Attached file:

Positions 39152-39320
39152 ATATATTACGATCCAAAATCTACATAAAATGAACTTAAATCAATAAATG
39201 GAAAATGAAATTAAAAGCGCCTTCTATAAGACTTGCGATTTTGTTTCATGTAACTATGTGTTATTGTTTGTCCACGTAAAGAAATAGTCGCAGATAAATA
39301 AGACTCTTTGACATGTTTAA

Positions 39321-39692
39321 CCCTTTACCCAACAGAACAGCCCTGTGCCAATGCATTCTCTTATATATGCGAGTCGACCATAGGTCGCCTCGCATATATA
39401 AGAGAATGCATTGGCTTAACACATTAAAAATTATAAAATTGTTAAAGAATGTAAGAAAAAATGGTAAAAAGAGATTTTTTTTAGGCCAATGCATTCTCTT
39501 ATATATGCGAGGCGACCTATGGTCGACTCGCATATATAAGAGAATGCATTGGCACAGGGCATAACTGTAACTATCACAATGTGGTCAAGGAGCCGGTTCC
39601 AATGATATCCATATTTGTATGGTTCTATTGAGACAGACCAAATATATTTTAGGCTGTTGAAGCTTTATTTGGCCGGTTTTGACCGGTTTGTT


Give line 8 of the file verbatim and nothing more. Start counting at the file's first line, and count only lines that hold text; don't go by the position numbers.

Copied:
39501 ATATATGCGAGGCGACCTATGGTCGACTCGCATATATAAGAGAATGCATTGGCACAGGGCATAACTGTAACTATCACAATGTGGTCAAGGAGCCGGTTCC